Dr. Robert Langdon once again finds himself in a race against time deciphering symbols hidden within classical art and literature to uncover the secrets and put a stop to the detination of a deadly virus that will cause another black plague and extinguish over half the world’s population. This time Langdon has Dr Sienna Brooks (Felicity Jones) as his sidekick as the two try to out run a team of assassins who are after Langdon across the beautiful Florentine and Venician landscape.
That’s one of the first things that struck me about Inferno: it’s setting. If you’ve ever been to Florence and fallen in love with it (the way I did last summer) you’ll know that it’s an absolutely beautiful city and the film really conveys that. The Robert Langdon trilogy have this ambience about them that makes the setting seem so grand and important and I guess that’s down Ron Howard. I know Felicity Jones said while she was filming she felt like she was in a Fellini movie because Italy is just so beautiful and classy. And Ron Howard shows that off wonderfully.
Inferno could never be called a ‘slow’ movie. Despite being over two hours there’s very little time to stop and breathe; the opening sequence is punchy and tight using Florence’s close knit streets and claustrophobic buildings to provide a tense chase scene which is brought to an unexpected and abrupt end. After that, the action keeps coming. Not long after we meet our hero again, Langdon learns he isn’t in Harvard (where he thought he was) has a wound from a gun shot (that missed his head by inches) and is the target of an international assassin. If nothing else, Inferno makes for a fast and exciting viewing; the two hours of cinema fly by with the aid of a lot of action and engaging story.
However, it feels as though there is something missing. A wonderful setting, great action and a intrieguing story yet there’s still a need for more. Perhaps being a fan of Dan Brown’s novels isn’t the best when watching the adaptations. Reading the novels isn’t just a pass time it’s a learning experience. They’re so rich and thick with infornation that to me is fascinating. The novels provide a canvas where everything can be explained and enriched which is a luxury that a two hour film can’t afford. And unfortunately, it takes away from the overall experience.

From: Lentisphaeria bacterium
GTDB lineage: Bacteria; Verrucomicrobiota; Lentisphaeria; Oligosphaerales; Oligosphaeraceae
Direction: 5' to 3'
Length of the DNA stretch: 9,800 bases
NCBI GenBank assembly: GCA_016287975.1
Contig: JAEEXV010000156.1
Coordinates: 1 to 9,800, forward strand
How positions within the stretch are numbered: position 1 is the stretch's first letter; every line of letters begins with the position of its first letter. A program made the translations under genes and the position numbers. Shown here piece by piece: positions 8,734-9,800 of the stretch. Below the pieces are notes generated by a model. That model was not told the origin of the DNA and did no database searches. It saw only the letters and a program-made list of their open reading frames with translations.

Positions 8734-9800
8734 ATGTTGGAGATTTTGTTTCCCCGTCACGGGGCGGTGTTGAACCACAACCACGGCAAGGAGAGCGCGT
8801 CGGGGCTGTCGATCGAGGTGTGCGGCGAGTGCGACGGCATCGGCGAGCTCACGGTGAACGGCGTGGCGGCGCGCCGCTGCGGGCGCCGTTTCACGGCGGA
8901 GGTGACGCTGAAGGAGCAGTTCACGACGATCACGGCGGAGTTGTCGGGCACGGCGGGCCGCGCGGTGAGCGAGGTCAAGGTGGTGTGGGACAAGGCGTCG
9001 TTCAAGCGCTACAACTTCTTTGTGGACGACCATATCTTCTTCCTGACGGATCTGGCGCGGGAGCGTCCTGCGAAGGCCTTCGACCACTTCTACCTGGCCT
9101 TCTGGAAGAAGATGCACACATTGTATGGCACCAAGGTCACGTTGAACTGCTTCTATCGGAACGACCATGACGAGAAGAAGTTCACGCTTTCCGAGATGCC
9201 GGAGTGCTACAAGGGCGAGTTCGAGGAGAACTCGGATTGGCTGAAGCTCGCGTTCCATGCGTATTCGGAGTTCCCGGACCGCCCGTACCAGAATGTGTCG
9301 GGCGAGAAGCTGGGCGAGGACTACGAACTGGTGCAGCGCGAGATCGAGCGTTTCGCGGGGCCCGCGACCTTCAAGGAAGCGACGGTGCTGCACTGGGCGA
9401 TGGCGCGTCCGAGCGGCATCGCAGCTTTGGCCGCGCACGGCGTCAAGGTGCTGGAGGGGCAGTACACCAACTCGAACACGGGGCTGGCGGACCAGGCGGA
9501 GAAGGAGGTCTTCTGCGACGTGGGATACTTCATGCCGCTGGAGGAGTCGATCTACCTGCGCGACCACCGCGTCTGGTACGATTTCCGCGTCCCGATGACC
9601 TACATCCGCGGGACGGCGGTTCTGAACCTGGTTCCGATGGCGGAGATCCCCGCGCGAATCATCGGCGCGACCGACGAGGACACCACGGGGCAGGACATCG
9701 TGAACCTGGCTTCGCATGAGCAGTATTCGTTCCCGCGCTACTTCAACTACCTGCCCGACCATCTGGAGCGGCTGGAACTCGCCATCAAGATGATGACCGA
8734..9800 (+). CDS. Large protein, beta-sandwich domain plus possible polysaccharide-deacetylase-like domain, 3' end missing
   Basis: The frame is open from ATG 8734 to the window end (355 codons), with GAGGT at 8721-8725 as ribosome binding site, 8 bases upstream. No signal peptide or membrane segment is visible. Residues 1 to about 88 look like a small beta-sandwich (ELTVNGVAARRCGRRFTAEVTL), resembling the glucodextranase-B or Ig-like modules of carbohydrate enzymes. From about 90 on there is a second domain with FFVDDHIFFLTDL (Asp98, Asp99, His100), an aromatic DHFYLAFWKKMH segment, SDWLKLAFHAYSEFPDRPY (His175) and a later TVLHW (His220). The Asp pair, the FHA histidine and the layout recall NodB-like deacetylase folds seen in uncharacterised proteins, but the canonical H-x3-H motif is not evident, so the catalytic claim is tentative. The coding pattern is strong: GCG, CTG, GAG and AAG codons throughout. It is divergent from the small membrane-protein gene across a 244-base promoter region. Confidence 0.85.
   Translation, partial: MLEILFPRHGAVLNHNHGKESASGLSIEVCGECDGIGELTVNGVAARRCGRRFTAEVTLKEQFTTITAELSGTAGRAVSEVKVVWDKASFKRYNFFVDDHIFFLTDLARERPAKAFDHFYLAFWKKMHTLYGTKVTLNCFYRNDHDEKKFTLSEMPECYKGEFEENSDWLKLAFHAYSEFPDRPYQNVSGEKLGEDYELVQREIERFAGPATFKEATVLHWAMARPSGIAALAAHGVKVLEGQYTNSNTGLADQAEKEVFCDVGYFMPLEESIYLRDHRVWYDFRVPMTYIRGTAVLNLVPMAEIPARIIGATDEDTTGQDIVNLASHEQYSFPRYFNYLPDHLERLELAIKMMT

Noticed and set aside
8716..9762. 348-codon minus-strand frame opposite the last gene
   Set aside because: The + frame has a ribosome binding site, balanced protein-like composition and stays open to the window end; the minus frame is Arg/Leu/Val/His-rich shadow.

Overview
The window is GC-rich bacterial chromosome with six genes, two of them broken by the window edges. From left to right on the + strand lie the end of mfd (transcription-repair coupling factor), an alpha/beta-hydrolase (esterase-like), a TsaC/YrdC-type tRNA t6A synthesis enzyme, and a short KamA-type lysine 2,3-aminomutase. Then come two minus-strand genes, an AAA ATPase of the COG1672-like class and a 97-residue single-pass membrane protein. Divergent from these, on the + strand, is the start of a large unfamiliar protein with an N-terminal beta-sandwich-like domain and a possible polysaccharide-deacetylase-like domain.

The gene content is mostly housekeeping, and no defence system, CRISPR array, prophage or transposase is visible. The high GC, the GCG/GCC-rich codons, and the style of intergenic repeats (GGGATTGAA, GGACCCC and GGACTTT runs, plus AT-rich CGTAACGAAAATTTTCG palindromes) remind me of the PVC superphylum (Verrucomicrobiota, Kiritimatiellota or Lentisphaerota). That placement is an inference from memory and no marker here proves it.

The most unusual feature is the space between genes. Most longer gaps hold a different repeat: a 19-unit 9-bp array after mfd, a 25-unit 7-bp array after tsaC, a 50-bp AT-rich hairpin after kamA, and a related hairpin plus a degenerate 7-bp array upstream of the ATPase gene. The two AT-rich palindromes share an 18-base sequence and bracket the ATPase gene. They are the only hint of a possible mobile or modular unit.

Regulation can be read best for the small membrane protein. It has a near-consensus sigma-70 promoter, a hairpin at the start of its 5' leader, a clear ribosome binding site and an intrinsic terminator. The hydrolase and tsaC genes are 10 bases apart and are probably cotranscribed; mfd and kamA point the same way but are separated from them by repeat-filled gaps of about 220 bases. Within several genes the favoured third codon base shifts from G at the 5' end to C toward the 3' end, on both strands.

Like always, we see everything from Langdon’s point of view and considering he’s suffering memory loss from his head injury, not all the pieces of the puzzle are there throughout which gives Inferno the perfect opporutnity to change things unexpectedly and throw the viewer off course. So when a character who seemed to be on Langdon’s side switches, it should be a big shock but it’s overshadowed by the fact it came out of nowhere with little explanation. Only knowing the book, which luckily I did, would make it a reasonable shift.
Despite some faults with the adaptation, the cast were nothing short of great. As a big Tom Hanks fan I’m always delighted to watch him on screen, but as Robert Langdon I think he delivers the character perfectly. Felicity Jones also delivers a strong performance as the enigmatic Dr. Sienna Brooks but would have loved to see more of her backstory within the film.
Overall, an enjoyable and exciting watch and jam-packed with loads of trivia and interesting theories of population control and human nature. The pacing was good and despite lacking depth in areas a decent adaptation of Dan Brown’s book. Not only is it pleasing on the eye but on the ear too: a beautiful score by Hans Zimmer only adds to the elegance that Inferno‘s setting has.
Let me know what you thought of Inferno!